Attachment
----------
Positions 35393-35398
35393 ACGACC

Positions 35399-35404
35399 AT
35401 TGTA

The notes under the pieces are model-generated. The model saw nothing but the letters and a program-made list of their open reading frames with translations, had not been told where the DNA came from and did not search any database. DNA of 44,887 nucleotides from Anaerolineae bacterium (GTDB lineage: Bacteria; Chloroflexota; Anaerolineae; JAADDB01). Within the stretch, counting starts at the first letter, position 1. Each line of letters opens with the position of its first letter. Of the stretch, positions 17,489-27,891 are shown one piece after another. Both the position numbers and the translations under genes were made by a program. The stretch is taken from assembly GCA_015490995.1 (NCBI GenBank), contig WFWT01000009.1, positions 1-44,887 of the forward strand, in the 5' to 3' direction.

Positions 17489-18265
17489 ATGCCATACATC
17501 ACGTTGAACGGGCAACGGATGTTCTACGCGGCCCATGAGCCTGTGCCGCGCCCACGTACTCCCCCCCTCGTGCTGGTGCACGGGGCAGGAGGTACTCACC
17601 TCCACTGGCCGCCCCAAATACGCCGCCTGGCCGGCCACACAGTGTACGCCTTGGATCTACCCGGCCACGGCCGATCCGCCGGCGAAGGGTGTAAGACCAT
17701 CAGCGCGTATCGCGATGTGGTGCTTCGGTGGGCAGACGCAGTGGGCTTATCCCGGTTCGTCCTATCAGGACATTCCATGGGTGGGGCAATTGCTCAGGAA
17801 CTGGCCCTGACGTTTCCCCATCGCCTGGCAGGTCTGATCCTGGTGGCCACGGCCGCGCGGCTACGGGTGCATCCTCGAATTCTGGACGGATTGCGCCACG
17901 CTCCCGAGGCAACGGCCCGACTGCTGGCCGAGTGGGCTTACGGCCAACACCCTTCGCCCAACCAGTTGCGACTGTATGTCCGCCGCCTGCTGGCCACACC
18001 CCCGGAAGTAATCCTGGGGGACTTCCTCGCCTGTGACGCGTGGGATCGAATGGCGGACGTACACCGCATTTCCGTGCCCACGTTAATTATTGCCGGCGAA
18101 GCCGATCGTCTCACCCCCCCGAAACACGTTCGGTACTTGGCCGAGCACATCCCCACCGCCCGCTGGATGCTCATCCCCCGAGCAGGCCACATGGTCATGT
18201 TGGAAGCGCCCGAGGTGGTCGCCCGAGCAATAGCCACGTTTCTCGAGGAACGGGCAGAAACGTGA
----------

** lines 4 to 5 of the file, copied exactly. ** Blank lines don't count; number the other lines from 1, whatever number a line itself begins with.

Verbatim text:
35399 AT
35401 TGTA